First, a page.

Expedition 10 Commander Leroy Chiao and Cosmonaut Salizhan Sharipov picked up the pace of scientific, maintenance and familiarization activities aboard the International Space Station this week.
A highlight of the week's scientific activities was work with an advanced diagnostic method that could be important to medical care of future crewmembers on long spaceflights. It also could improve medical care in remote areas and emergency medical care on Earth.
The crew devoted considerable time on Thursday and Friday to the Advanced Diagnostic Ultrasound in Microgravity (ADUM) experiment. The experiment looks at whether crewmembers can perform advanced ultrasound examinations after undergoing computer-based training. Data is sent as the scan is done in space to physicians on the ground, who use it in making a diagnosis.
Chiao, who also is NASA ISS science officer, used Sharipov as an ADUM subject on Thursday, and Sharipov did test scans on Chiao on Friday.
Both crewmembers participated in an emergency medical drill Thursday, looking at procedures and use of Crew Health Care Systems equipment. Later that day Sharipov relocated the Tissue Equivalent Proportional Counter (TEPC) within the U.S. laboratory Destiny. The device continuously records radiation readings. It is moved periodically to provide information from throughout the Station.
Chiao worked with the Binary Colloidal Alloy Test (BCAT). It looks at long-term behavior of colloids, particles suspended in liquids like ink, paint and milk, in microgravity. Results should help determine what types of colloids should be studied by future station crews. Chiao spent a little over two hours on BCAT Monday, and worked periodically with the experiment later in the week.
Crewmembers continued their regular exercise sessions and Station maintenance chores. Activities included replacement of smoke detectors in the Zarya module. On Thursday Sharipov spent about an hour and a half checking the continuity of cables on the European Space Agency/Russian Global Timing System. GTS broadcasts time signals downward for global time synchronization. It has had occasional problems recently.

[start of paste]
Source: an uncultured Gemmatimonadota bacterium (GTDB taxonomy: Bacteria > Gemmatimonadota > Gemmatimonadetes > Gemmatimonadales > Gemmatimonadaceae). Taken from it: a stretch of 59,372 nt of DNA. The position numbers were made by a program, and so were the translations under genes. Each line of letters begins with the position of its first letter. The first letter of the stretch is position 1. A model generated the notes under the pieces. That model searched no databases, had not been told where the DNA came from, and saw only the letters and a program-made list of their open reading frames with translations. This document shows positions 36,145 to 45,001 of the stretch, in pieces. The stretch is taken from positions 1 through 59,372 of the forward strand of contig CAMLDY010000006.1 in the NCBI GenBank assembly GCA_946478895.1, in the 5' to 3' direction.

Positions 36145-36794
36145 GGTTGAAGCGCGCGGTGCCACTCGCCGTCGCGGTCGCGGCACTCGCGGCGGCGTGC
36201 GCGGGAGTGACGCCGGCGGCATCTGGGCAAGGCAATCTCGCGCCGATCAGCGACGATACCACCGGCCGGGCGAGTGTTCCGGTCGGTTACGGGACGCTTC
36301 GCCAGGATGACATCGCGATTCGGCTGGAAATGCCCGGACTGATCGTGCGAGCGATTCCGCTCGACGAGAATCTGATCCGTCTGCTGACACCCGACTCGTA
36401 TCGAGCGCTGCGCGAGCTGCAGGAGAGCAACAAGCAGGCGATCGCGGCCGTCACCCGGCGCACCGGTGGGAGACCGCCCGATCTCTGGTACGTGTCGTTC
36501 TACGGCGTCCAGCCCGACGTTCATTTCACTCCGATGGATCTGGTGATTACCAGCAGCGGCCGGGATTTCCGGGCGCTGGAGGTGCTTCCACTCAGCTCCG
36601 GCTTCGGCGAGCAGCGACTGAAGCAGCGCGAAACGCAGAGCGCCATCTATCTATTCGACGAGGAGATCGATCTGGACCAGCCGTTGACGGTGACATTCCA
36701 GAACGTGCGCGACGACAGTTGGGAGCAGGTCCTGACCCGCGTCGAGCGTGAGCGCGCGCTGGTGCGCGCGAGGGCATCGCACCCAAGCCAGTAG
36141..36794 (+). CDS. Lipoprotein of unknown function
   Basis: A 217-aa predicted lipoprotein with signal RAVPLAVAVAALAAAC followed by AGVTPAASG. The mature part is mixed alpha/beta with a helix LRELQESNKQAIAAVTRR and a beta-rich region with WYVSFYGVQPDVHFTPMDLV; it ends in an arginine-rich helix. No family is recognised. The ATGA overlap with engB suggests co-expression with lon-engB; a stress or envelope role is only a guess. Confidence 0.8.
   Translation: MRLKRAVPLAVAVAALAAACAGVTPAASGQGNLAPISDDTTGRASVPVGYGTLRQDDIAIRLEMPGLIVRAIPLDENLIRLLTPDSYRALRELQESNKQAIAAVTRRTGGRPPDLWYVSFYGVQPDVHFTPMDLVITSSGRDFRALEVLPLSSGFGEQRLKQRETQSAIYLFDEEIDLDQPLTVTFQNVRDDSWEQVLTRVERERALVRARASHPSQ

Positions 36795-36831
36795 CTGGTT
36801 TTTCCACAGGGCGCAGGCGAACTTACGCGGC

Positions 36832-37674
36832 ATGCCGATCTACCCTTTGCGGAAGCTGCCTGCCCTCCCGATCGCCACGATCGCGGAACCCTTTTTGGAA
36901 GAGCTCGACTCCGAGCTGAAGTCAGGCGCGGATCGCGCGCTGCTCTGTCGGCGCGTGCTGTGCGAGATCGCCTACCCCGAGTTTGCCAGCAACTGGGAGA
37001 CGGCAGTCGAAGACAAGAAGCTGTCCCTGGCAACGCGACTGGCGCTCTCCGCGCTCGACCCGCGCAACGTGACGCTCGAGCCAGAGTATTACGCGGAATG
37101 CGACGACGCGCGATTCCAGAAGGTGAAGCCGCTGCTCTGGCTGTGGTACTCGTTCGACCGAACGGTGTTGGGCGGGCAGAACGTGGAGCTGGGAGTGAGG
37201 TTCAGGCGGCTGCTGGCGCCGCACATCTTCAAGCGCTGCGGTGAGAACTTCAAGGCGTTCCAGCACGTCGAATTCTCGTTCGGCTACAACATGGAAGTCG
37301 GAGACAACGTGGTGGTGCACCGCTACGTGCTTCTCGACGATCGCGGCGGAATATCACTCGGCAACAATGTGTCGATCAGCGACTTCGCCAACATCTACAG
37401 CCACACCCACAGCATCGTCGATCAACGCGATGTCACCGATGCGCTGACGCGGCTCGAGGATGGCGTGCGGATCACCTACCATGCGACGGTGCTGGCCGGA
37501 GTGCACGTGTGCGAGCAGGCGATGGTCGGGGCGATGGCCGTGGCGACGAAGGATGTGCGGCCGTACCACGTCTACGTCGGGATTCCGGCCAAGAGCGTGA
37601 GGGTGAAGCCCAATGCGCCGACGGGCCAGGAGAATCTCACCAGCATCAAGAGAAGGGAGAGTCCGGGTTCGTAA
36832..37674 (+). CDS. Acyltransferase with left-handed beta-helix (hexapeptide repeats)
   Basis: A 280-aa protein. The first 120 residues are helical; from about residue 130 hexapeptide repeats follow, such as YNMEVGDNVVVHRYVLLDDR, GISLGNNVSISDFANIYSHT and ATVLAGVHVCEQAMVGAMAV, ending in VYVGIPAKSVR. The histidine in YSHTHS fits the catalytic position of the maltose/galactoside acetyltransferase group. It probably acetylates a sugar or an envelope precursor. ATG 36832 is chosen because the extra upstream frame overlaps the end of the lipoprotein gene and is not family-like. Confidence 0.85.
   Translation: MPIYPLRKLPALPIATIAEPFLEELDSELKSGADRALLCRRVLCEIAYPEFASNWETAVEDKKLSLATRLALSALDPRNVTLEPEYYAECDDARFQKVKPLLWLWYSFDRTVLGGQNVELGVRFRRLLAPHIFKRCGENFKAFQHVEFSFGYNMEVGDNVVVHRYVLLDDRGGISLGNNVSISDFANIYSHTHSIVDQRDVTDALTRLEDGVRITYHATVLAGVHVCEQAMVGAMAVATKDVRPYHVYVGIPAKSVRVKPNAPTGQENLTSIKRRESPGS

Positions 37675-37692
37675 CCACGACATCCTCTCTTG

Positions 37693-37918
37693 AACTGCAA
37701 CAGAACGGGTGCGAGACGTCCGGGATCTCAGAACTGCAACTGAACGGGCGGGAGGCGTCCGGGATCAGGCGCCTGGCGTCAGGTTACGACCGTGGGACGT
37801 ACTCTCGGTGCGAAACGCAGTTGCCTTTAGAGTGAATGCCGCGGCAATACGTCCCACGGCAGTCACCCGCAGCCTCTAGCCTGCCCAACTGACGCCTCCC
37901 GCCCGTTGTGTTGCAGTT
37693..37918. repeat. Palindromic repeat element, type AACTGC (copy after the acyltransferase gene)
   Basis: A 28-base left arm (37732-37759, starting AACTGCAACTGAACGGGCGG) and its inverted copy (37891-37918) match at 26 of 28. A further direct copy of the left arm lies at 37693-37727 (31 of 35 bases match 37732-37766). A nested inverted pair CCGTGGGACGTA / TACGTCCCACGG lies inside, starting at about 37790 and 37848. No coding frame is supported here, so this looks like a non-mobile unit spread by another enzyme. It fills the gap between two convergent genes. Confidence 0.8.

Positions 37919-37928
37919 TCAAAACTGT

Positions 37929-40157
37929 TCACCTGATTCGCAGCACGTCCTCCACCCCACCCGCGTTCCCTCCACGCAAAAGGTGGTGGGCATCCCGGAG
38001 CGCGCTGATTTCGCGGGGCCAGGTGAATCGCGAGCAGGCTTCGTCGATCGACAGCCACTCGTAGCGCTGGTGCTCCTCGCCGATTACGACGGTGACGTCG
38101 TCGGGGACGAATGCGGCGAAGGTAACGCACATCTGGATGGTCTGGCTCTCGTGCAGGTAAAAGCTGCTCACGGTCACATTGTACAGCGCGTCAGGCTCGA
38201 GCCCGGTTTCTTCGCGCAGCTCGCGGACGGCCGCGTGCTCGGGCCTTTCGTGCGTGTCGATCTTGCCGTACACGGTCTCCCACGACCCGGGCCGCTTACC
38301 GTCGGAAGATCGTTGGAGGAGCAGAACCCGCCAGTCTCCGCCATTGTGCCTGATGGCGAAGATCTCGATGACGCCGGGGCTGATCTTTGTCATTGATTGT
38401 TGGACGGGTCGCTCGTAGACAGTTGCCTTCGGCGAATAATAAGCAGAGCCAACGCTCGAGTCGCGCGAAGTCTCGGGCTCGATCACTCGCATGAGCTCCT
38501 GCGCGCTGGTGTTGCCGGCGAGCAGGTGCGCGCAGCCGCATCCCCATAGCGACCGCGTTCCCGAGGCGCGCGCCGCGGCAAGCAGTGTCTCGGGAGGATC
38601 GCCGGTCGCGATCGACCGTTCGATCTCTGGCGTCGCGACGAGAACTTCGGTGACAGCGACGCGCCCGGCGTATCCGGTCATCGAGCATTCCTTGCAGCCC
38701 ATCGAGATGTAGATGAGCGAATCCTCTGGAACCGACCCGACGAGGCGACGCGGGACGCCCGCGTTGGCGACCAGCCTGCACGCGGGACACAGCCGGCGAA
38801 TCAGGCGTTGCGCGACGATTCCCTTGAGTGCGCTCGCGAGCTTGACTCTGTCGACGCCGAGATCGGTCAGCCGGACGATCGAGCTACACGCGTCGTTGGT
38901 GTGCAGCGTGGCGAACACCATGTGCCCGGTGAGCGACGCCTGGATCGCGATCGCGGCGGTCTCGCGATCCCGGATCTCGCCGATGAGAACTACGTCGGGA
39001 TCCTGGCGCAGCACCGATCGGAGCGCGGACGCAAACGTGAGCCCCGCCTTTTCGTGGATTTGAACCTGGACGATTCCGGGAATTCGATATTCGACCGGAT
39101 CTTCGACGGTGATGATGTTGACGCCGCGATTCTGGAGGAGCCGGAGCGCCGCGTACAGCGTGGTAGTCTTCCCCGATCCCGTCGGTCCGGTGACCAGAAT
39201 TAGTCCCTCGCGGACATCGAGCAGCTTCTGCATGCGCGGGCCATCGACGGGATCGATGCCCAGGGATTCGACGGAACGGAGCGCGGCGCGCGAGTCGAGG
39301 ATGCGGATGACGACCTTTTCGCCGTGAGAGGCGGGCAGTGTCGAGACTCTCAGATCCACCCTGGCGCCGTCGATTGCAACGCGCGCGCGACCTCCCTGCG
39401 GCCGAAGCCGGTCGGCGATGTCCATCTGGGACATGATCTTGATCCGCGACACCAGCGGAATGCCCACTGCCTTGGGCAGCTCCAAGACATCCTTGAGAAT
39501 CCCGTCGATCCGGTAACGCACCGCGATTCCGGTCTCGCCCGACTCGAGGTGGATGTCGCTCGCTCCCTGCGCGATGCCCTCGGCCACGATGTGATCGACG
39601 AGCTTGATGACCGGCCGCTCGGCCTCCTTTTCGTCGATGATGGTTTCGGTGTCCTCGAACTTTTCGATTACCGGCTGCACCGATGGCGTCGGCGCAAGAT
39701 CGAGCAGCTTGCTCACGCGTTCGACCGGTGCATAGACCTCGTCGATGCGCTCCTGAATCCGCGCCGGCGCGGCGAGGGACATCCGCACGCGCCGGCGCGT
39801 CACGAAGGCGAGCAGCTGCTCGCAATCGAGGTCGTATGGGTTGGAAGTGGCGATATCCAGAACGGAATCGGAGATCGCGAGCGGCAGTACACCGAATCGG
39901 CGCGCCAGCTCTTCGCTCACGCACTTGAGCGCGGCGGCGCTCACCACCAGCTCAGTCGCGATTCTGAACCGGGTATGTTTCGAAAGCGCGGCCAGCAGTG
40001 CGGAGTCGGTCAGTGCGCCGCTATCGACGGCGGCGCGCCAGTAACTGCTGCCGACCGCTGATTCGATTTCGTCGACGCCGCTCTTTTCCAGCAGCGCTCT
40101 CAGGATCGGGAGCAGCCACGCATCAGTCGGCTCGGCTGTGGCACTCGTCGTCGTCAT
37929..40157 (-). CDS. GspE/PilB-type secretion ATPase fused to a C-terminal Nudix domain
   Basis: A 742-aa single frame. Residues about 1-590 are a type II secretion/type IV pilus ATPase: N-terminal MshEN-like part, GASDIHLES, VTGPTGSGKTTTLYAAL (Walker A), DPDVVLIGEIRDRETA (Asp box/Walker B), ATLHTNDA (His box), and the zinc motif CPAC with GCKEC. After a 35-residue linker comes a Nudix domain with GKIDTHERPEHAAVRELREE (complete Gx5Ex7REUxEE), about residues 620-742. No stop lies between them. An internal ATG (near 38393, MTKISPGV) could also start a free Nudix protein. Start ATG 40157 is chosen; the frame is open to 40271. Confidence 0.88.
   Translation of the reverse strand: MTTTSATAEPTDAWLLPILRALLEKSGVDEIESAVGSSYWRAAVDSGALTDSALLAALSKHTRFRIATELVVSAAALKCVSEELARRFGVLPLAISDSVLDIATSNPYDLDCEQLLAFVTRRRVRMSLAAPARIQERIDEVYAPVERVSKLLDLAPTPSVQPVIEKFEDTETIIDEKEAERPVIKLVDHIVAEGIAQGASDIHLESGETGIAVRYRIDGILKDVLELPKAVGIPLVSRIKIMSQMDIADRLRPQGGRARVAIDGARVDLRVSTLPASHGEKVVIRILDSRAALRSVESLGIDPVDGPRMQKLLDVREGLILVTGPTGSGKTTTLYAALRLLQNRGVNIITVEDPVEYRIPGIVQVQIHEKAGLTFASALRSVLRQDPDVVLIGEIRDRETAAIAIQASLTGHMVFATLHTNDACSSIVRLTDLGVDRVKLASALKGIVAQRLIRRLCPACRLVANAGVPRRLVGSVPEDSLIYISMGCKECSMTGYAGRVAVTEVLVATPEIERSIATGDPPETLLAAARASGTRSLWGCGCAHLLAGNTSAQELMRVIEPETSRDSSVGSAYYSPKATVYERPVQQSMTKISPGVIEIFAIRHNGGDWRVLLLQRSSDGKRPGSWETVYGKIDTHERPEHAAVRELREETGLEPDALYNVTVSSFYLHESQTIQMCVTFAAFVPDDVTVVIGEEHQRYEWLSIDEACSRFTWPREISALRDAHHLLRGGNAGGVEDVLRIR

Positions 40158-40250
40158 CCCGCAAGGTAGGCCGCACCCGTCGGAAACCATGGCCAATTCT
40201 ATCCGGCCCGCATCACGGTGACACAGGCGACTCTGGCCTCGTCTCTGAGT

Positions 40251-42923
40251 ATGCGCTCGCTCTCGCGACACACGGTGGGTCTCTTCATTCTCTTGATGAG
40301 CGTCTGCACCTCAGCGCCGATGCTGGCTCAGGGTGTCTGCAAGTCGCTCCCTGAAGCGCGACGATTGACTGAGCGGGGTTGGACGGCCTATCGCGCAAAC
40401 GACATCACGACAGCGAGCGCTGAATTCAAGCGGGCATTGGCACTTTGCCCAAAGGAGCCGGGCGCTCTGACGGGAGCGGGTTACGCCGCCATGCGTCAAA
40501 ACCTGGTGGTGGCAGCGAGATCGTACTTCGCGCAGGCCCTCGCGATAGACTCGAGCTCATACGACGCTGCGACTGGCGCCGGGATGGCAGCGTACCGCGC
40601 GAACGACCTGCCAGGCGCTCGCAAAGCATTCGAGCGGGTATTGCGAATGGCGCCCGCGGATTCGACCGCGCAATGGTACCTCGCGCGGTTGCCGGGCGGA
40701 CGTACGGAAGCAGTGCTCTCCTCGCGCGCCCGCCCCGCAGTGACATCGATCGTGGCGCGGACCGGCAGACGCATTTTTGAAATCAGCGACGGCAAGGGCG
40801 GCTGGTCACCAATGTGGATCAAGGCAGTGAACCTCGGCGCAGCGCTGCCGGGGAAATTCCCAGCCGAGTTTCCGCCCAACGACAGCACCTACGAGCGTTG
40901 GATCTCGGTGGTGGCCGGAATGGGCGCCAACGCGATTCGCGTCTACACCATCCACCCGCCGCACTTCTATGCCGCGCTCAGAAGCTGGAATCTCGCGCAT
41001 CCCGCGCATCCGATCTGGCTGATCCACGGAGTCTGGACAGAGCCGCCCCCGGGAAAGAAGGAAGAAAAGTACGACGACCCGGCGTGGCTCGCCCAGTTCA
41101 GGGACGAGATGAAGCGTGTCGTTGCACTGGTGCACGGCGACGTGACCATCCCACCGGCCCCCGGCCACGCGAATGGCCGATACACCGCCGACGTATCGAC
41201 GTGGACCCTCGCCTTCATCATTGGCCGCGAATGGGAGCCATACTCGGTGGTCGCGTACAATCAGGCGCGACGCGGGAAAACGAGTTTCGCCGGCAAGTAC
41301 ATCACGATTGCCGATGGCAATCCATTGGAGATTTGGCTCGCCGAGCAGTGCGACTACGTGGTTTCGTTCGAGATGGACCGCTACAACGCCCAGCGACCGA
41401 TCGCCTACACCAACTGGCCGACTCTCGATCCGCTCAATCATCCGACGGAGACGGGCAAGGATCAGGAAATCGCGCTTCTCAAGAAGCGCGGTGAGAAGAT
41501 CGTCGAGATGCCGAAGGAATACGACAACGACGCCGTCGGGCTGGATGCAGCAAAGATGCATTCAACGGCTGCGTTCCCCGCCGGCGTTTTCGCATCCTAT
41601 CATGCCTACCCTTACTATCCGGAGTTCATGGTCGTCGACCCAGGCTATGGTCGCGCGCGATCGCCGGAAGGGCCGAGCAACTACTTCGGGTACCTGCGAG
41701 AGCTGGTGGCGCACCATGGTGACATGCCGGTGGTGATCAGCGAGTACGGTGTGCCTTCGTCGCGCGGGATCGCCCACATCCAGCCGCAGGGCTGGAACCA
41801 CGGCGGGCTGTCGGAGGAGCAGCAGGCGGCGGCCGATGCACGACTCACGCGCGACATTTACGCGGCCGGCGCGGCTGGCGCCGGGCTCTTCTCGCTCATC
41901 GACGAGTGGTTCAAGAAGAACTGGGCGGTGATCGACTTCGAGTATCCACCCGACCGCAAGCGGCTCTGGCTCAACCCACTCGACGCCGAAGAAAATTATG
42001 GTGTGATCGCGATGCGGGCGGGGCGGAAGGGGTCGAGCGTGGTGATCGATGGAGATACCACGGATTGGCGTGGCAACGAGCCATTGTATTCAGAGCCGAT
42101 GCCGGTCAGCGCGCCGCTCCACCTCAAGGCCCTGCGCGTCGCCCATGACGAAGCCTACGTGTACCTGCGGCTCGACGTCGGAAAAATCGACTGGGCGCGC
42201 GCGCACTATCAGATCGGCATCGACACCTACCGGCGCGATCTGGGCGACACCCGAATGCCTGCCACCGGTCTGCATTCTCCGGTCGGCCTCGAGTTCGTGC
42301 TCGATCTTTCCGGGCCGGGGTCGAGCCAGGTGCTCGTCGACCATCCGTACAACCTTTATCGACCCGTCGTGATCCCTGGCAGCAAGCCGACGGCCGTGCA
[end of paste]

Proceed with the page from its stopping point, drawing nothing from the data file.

On Tuesday, Election Day, Chiao talked with reporters from Fox News and Associated Press. The conversations focused on Chiao having become the first person in space to vote in a U.S. presidential election when he cast his ballot by e-mail Oct. 31.
Next Monday Chiao and Sharipov will carry out proficiency training in operating the Space Station robotic arm, Canadarm2. To practice their work with the arm, the crew will maneuver the arm to provide camera views of an area of interest on the U.S. Lab module's exterior debris shielding. The area may be a shadow or possibly a dent in the shielding. The area has been observed in previous imagery taken during a Space Shuttle flight several years ago. On Friday the crew will operate the arm again to position its cameras in a prime viewing location for the relocation of the Soyuz by the crew later this month.
Meanwhile, Expedition 9 NASA Science Officer Mike Fincke and Commander Gennady Padalka are at the Gagarin Cosmonaut Training Center in Star City, Russia. They are conducting debriefings and rehabilitation as they readapt to Earth's gravity. They are scheduled to return to Houston later this month.
Information on the crew's activities aboard the Space Station, future launch dates, as well as Station sighting opportunities from anywhere on the Earth, is available on the Internet at: http://spaceflight.nasa.gov/
Details on Station science operations can be found on an Internet site administered by the Payload Operations Center at NASA's Marshall Space Flight Center in Huntsville, Ala., at: http://scipoc.msfc.nasa.gov/
The next ISS status report will be issued on Friday, Nov. 12, or earlier if events warrant.
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